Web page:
In life, we’re always changing and growing. Often, it happens without even realising it. We start to want different things and forget about those that we once held above all. That’s life, after all. But there are times where these shifts are like…
I peep out the tiny, oval-shaped window. My heart almost skips a beat, marvelling at the expansive snow-capped mountains. The ambient sweet song with the violin string adding a cinematic touch, as we glide effortlessly over the Rocky Mountains.
I pull the steel door handle closer to me and use my left hand to put the left headphone up to my ear. What song should I start with today? This has become my morning tradition, I ponder, as I wait for the lift.
“I spend all of my money on travel…” It’s a common phrase that gets tossed around a lot in traveller circles. “I invest in experiences, not things.” And while we travellers are nodding our heads, a lot of people don’t agree.
I sit in my strategic airport floor position. Feet crossed, shoes off and notepad open to a blank white page. My flight ticket resting between the bent, loved pages of my passport. So much more than a piece of paper, but a sign of what’s next. It’s a process that’s become familiar to me. I’ve learned to give myself an…
I’m the only one outside. I’m either brave or crazy. The white sludge submerges my now freezing toes. I can’t help but giggle. I was on a mission. A caffeine mission. I look up to see the outline of a man. His black eskimo-type outfit stands out against the…
There will come a time in your life. A crossroads. You could go one of two ways. Normally, one is the ‘safe’ option and the other is unknown. Like peering into the distance on a misty, cloudy day. You can’t quite see what’s out there, but somehow you know it’s beautiful. This is my life.
Sometimes, our expectations sell us short. Sometimes, the expected simply pales in comparison to the unexpected. So, expectations. Why do we cling to them? Sure, the expected keeps us going, safely. But that’s just the beginning. The unexpected, well, that’s what changes our lives.
They’re right, you know. Money can’t buy you happiness. But, travel can. You learn that the things you need to live are there in your backpack. And all the life experiences you’re yearning for are out there, waiting for you. I recently spent eight months in living in SE Asia.
From a young age, we’re told what to do. Our parents teach us that if we behave, we’ll get rewarded. ‘Do what you’re told and you’ll get a treat.’ How many times have we been told this? All is well and good when we’re young and learning important principles and life skills.
One moment. One decision. One second. It’s all it takes to completely change your life forever. “Are you guys ok?” It was a message that popped up on my Facebook. ‘Australians in fatal Bali explosion.’ My heart instantly weighs a tonne. I continue to read.
Ever since I went on a plane for the first time at six years old, I knew that I wanted to travel forever. Actually, I’m writing this article sitting on an airplane. After that childhood turning point, one thing led to another and now I am hosting a travel program for remote workers…..
Travelling is expensive, right? “How do you afford it? Your blog must be going well…..” If I had a dollar for the number of times I’ve heard this, I’d be a millionaire. A real millionaire. Sure, I’ve had some great help with my blog, but that’s not how I fund most of my travel.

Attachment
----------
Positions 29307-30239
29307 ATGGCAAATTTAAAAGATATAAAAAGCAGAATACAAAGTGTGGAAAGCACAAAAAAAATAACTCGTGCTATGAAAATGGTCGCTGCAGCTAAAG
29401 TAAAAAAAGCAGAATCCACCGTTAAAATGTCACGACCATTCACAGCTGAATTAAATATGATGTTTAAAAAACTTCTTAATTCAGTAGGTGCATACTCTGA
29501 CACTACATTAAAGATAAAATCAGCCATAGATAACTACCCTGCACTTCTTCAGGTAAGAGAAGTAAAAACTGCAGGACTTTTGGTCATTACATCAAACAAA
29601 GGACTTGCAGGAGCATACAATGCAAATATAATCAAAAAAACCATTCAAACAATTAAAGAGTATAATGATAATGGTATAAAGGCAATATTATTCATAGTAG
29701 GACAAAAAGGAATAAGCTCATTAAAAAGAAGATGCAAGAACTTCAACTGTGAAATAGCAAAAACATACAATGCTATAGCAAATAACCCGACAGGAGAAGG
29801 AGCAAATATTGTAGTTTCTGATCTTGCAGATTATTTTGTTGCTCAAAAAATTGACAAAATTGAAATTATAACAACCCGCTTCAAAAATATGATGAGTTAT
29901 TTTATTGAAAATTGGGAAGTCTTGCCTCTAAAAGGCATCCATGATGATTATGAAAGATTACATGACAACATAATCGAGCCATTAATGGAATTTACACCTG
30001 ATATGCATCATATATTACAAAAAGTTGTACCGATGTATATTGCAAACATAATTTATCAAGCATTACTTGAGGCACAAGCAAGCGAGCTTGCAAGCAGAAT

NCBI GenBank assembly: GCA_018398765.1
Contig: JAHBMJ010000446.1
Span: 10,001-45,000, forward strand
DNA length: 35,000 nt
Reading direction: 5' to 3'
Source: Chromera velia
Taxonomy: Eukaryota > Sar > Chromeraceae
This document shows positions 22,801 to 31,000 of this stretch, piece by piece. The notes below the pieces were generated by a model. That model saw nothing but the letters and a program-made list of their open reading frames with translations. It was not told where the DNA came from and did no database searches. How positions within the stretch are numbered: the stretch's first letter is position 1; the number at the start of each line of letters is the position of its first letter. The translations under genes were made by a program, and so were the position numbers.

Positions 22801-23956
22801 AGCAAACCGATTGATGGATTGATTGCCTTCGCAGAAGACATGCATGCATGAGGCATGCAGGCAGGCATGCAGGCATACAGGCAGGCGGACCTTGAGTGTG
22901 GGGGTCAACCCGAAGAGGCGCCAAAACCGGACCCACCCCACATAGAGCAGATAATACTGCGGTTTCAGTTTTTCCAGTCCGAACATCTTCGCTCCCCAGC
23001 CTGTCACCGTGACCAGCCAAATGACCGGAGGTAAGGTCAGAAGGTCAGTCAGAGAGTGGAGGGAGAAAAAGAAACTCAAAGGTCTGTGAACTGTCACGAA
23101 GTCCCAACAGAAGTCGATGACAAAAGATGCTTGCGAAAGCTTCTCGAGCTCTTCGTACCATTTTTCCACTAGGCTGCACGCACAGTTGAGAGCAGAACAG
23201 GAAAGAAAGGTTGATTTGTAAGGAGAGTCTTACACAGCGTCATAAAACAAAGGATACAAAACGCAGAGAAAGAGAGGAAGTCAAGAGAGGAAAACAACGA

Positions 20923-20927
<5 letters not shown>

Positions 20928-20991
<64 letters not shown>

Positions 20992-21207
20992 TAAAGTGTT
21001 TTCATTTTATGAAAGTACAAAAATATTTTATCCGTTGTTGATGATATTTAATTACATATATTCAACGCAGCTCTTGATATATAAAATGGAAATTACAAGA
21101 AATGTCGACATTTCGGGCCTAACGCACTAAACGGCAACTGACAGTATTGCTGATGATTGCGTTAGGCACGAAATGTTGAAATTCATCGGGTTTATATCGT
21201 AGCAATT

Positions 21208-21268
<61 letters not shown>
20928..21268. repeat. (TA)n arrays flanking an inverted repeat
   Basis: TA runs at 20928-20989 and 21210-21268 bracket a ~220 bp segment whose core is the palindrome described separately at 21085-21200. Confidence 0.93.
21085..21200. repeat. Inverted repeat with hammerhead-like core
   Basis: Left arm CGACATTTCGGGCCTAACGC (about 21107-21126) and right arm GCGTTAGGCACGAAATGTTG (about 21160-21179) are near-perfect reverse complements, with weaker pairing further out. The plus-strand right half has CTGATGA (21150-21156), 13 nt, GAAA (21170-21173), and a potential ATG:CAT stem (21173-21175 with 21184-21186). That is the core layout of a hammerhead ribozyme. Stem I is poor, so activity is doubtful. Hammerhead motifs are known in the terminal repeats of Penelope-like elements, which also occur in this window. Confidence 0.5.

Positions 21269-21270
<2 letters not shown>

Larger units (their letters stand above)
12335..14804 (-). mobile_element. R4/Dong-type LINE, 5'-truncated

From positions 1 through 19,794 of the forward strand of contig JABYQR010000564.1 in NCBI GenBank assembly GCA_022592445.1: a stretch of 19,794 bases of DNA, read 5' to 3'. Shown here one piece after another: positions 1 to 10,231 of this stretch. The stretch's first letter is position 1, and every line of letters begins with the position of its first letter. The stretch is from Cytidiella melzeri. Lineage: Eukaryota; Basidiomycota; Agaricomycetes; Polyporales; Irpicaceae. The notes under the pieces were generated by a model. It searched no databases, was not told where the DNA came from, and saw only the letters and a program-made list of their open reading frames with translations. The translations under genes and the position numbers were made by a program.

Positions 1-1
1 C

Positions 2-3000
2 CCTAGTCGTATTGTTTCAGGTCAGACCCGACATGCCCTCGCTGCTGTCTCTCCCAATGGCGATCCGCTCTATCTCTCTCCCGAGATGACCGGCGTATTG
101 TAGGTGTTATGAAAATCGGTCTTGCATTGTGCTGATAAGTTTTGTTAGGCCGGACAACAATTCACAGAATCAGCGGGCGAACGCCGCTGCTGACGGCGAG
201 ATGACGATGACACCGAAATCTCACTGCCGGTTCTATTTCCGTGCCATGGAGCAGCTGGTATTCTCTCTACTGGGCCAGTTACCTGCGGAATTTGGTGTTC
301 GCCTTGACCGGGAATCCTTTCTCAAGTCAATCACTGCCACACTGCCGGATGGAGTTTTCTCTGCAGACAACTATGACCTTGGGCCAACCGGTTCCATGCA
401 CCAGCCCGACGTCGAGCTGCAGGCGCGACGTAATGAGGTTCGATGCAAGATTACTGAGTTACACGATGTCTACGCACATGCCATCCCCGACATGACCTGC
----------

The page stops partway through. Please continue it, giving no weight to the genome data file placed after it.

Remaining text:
He’s walking around on the beach, looking down. It’s dark. What is he doing, I think to myself. He bends down, rests his elbows on his knees, and picks up a crushed, sandy plastic bottle. Brushing the black sand off his hands and onto his cream cargo shorts…..
It’s 8pm on a Saturday night. Nursing our bellies, full of $2 Pad Thai, we open the heavy, black gate of our guesthouse. Triple J’s ‘Like a Version’ is singing to us from an old desktop on the messy bench. A scatter of tour brochures surrounds the area…..
“The dust. It was everywhere. We couldn’t breathe. I could smell the stench of bodies from Brooklyn.” My friend and I exchange a glance – eyes wide, both in horror. We’re in the backseat of an Uber – driving down Lower Manhattan towards our loft. Turning left onto Greenwich Street…
I was 22 when I came to London over 6 years ago. I gave the parents a kiss goodbye and went in search of travel, excitement, memories, barrels of alcohol and perhaps a girl or 2 to wake up to along the way. The typical Australian traveler.
I’m sitting cross-legged up on a cushioned bench, tapping away on my MacBook. The grinding coffee is drowning out the soft background beats. I’ve got the best seat in the cute Canggu café, Ruko – right under the fan.
Brat, Curry and Leber could all well be the last name of a trio of inventors, scientists, or corporate power personified. However, in this case, they’re not. Prior to my trip to Hamburg, I’d been advised to try a few delicacies.
A box of Old El Paso was about as authentic as it got for me, cooking wise. But in my defense, the canary yellow box did promise “authentic Mexican food in your own kitchen.”
“Let’s go out dancing,” she beams, her big brown eyes unavoidable. As my day is ending, hers is starting. I can feel her energy and it’s rubs off on me. “Sure, but I’m warning you, I can’t dance,” I warn. Laughing at me like I’d made a joke, she guides her feet into her shiny black heels, without second-guessing the height of the heels.
Prior to arriving at Marseille, the stories I heard consisted of cars being burnt if they failed to display their allegiance towards the local football club, Olympique de Marseille, and that it was the drug and murder capital of France. But what caught my attention was that Marseille was voted as the cultural capital of Europe in 2013. Whether or not the first statements were true, the latter certainly was.